Hairstyles are rich with meaning and inextricably bound to a larger political economy that has profoundly shaped the cultural   landscape  as   well the  beauty  industry. A multitude of industries and institutions  are  devoted exclusively to  hairstyle processes, products,  and  accessories. Hairstyles have made peoples’ careers, cost  them  their  jobs, and, at times, even threatened their  lives. Entire generations and subcultures have been defined  in terms  of their  hair, creating  a  folklore   devoted to the implications of hair. Length, shape, color,  and texture challenge, distort, and reassert stages of the lifecycle as well as notions of gender, race, and respectability.


Since   ancient  times,   people have been  arranging hair for practical, decorative, and  deeply symbolic  purposes. Some  hair  was kept  long  and  fastened in a band  or cropped short to allow ease of movement and  unobstructed vision,  while  more  elaborate styles  often  held certain significance and  status. In ancient Egypt, both men  and  women cut  their hair very short or shaved  their  heads  to stay cool, and the nobles wore heavy wigs in  ceremonial and  public  appearances. In Asia, the  heads  of men  were  shaved, leaving a line to which  horsehair was sometimes added  in braids,  signifying  submission. Several  ancient cultures shaved  the  heads  of slaves. In Africa, men  and women developed complex styles using natural substances to stiffen and color the hair, which  were time consuming and lasted  for several weeks. Cultures in Africa, China, and the Americas developed certain styles for young  women that  signified that  they  were  unmarried or  pregnant. In  some  cultures, wild,  unkempt  styles came to signify insanity.

Religions  continue to  inform the  meaning of hair.  Jewish  religious law contains  specific  guidelines for personal appearance and  the  manner in which  hair should be worn. Men are to keep their heads  covered  with a yarmulke or skullcap.

In addition, they are forbidden to shave  with a razor  and,  as a result, many  wear beards. Jewish Orthodox men wear their hair short with long side locks. Jewish law also  requires Orthodox married women to keep  their  hair  covered  for modesty and many wear wigs on top of their hair. Muslim women and men often believe in concealing hair in public  with turbans and veils. Dreadlocks are divided into individual  sections and  treated with one  of several methods (backcombing, braiding, hand rolling,  or allowing  hair  to naturally separate into  individual “locks”  on  its own). They can vary in width, compactness, and length, resulting in different types of styles. Popular with men  and  women regardless of religion  or culture, they are most  readily identified with followers  of the  Rastafarian movement, which  traces its earliest  references to the Bible.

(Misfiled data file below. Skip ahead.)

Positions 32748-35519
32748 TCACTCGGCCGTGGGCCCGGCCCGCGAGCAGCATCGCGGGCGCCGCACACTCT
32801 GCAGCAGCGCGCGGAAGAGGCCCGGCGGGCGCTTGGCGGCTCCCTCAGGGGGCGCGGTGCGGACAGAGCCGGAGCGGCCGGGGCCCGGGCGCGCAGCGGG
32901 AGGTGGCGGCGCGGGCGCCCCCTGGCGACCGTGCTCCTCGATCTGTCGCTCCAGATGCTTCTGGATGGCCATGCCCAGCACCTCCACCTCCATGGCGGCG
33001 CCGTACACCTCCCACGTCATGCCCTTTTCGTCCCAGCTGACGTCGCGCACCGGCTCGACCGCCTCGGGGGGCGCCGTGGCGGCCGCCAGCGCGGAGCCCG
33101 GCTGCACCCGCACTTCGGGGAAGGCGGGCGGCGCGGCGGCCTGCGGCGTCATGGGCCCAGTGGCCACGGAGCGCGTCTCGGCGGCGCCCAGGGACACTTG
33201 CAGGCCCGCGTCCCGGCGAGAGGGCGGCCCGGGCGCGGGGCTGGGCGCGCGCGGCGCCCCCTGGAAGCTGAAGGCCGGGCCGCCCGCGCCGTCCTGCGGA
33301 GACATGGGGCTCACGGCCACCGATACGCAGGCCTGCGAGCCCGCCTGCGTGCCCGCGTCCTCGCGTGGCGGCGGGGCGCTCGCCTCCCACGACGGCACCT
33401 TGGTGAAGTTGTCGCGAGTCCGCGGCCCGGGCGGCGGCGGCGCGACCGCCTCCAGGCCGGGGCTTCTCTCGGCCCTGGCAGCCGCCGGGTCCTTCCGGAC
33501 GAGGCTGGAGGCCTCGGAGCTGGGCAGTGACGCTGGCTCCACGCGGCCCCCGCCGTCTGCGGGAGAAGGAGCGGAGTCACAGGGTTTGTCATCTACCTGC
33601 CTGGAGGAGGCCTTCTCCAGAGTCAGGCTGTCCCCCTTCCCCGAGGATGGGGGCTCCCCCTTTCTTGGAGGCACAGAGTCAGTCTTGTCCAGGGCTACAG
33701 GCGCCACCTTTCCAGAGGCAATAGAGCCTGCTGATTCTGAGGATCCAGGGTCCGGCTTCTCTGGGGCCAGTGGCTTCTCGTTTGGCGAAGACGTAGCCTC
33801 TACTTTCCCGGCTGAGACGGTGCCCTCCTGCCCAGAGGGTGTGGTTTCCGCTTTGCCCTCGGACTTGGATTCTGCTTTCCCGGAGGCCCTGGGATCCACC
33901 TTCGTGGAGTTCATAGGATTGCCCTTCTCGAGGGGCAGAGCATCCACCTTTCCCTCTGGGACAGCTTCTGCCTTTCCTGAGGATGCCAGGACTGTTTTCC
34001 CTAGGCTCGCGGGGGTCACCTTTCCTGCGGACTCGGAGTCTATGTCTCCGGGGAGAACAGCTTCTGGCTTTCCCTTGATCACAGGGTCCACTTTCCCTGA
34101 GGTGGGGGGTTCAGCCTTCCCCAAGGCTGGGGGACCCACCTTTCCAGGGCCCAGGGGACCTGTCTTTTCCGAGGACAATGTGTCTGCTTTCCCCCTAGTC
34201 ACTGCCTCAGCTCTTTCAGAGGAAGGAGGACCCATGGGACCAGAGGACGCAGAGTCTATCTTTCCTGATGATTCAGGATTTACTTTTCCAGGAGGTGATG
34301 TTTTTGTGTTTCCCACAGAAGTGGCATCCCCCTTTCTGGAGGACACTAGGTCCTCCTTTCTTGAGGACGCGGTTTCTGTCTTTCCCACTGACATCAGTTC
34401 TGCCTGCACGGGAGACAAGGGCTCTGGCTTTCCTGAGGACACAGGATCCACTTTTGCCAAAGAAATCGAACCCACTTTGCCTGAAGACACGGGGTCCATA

Style And Social Movements

Many hairstyles of the 20th  century reflect the ebb and flow of social and cultural change. In the  1920s,  when  women bobbed their  hair  en masse,  it captured the rebellious spirit  of a new generation of women, who  asserted a right  to an array of male  prerogatives that  ranged from  cycling  to smoking. The  bob,  a short cut just  below  the  earlobe  with  layers  up  the  back,  was first  attributed to  a popular vaudeville  dancer, Irene  Castle.  Variations evolved  that  included layered  hair around the face, a blunt cut line at the back of the hair, and curls, whether around the face, all over, or in finger waves. Because  the bob was a drastic  departure from very long  styles worn  previously, its rise in popularity during the  Roaring  Twenties coincided with  women gaining  the  right  to vote  and  cropped skirt  lengths. A longer  version  of the  bob,  called  a pageboy,  was  popular among women in the  1950s,  and  is commonly associated with  Uma  Thurman’s character in  the 1994 film Pulp Fiction. Variations of the bob were seen in the 1960s with the work of celebrity  hairdresser Vidal  Sassoon and  the  style of actresses Nancy Kwan, Mia Farrow,  and British model  Twiggy.